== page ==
When I first saw the title of this MSNBC article, “Fertility math? Most women flunk, survey finds,” I thought it was going to be a piece about women being unsure what days of the month they’re most fertile. Nope. MSNBC is actually positing that most women aren’t even aware of one of the most basic concepts of fertility in general: That it declines with age.
I call bullshit. How many women do you know who seriously aren’t aware that the older you get, the harder it is to get pregnant? Even the survey the MSNBC article alludes to in its title doesn’t actually support this conclusion. The survey—of 1,000 women ages 25-35—found about half of participants could answer seven or more (out of 10) fertility questions correctly. Some of the fertility questions that the majority of respondents got wrong were things like this:
If you are 30 years old, what is your chance of getting pregnant each month?
A) 70 percent B) 50 percent C) 35 percent D) 20 percent
Just because I didn’t know that the correct answer to that is 20%—or that it takes a 20-year-old woman an average of five months to get pregnant, not two—doesn’t mean I don’t understand it’s a lot harder to conceive at 35 than 25.
Koa Beck at our sister site Mommyish wrote about this yesterday, noting that the fertility math article “is just one of several pieces in recent months to paint conventionally attractive women with ‘smooth skin’ and ‘slim’ figures as idiots for wondering why they can’t conceive given their age.” The basic narrative behind these articles is that for a variety of reasons—because they look young, because they workout regularly, because they’re on the pill or just plain ignorant—women today don’t even realize that it’s harder to get pregnant at 40 than 20.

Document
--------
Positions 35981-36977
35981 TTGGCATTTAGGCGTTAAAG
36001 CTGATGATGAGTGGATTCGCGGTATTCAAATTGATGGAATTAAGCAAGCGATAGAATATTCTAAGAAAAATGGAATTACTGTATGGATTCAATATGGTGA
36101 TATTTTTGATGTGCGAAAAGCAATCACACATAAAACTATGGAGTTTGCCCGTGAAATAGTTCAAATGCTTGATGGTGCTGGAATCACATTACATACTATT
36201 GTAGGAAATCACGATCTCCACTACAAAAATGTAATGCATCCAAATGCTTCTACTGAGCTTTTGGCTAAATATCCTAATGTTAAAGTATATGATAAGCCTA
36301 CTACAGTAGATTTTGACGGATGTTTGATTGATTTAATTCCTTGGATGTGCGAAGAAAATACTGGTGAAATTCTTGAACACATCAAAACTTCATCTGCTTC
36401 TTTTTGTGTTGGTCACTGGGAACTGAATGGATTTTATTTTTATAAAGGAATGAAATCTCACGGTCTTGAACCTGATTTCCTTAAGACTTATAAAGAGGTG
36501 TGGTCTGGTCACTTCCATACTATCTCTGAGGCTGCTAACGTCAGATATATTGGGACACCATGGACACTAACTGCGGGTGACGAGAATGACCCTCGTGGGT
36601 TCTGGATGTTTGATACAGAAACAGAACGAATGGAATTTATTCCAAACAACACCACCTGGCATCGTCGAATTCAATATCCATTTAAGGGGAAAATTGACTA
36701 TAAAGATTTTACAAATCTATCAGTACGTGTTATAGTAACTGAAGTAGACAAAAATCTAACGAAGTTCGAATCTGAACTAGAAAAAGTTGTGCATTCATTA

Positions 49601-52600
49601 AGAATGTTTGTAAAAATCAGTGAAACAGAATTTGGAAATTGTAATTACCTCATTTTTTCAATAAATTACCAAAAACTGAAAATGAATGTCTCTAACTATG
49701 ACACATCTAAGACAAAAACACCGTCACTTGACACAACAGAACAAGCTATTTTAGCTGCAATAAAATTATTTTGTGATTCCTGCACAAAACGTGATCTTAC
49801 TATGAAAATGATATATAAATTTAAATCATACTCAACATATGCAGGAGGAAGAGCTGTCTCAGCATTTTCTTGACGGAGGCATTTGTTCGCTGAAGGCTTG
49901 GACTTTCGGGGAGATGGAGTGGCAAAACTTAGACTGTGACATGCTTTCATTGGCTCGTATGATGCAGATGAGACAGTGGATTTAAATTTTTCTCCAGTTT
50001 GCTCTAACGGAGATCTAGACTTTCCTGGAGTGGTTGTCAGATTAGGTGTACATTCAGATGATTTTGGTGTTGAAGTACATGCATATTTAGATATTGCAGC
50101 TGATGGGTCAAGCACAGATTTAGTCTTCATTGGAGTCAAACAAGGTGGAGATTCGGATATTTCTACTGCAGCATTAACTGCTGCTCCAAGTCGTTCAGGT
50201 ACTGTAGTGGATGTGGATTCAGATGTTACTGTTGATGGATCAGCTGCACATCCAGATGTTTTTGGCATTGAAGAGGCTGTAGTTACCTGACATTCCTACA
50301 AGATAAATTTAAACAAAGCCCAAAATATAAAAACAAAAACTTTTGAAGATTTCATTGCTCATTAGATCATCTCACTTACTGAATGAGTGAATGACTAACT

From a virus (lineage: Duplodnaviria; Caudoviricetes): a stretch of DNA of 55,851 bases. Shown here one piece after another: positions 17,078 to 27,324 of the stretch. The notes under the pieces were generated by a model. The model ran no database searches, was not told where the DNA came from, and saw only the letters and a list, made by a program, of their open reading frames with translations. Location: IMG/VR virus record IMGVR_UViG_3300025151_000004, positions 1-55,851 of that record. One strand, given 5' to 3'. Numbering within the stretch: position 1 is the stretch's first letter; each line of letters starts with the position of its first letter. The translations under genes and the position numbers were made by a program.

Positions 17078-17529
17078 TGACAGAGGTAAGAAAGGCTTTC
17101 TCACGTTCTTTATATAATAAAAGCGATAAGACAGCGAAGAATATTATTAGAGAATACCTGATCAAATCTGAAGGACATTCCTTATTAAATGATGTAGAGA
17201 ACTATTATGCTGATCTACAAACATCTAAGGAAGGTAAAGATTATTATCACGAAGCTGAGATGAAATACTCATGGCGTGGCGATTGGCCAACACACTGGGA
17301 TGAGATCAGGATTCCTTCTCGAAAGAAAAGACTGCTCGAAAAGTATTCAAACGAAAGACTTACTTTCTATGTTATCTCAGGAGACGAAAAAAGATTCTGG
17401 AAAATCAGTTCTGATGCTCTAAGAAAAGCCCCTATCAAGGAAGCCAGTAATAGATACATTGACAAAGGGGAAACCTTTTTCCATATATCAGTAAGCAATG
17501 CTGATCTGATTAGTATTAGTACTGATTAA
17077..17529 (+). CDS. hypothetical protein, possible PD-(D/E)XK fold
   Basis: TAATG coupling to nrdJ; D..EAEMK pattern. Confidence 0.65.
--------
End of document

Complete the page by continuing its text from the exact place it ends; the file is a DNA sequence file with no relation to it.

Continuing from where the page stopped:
According to the American Society for Reproductive Medicine, only about 20% of women wait until age 35 to start trying to get pregnant. The media reports of women having their first babies in their 40s and even 50s are true, but these women are still outliers, not the norm.
And all of this says nothing about women’s reasons for delaying motherhood; the act of trying to get pregnant at a later age does not automatically imply a lack of knowledge about the fertility struggle older women face. There are ample (good) reasons why women put off having kids in their 20s: Getting an education, starting a career, and looking for the right partner. I highly doubt we want to go back to a society where women start popping out children right out of high school with whoever they can first find to impregnate them. We generally think it’s a good thing that women start having children a little later, and portray young moms as foolish.
But then suddenly—it’s too late. It’s like there’s a magic window between—what, 26 and 34?—during which all women are supposed to have all children. Before that, you’re irresponsible or unrealistic; wait until after that period, and you’re clueless and vain. In some socioeconomic classes, the window of acceptable baby-making time is even smaller: When I got pregnant last year, at 28, a significant portion of my peers acted like I was nuts for considering having the baby at my age (I ended up miscarrying). But if I give it three or four more years, I’ll likely be hearing lectures left and right about my ticking biological clock. Realize this, Gen Y ladies: You’ve got a window of about five to 10 years (at most) during which you should be ready, financially and otherwise, to have all the children you want to have, and in a stable relationship within which to do so, or society is going to frown on you hardcore.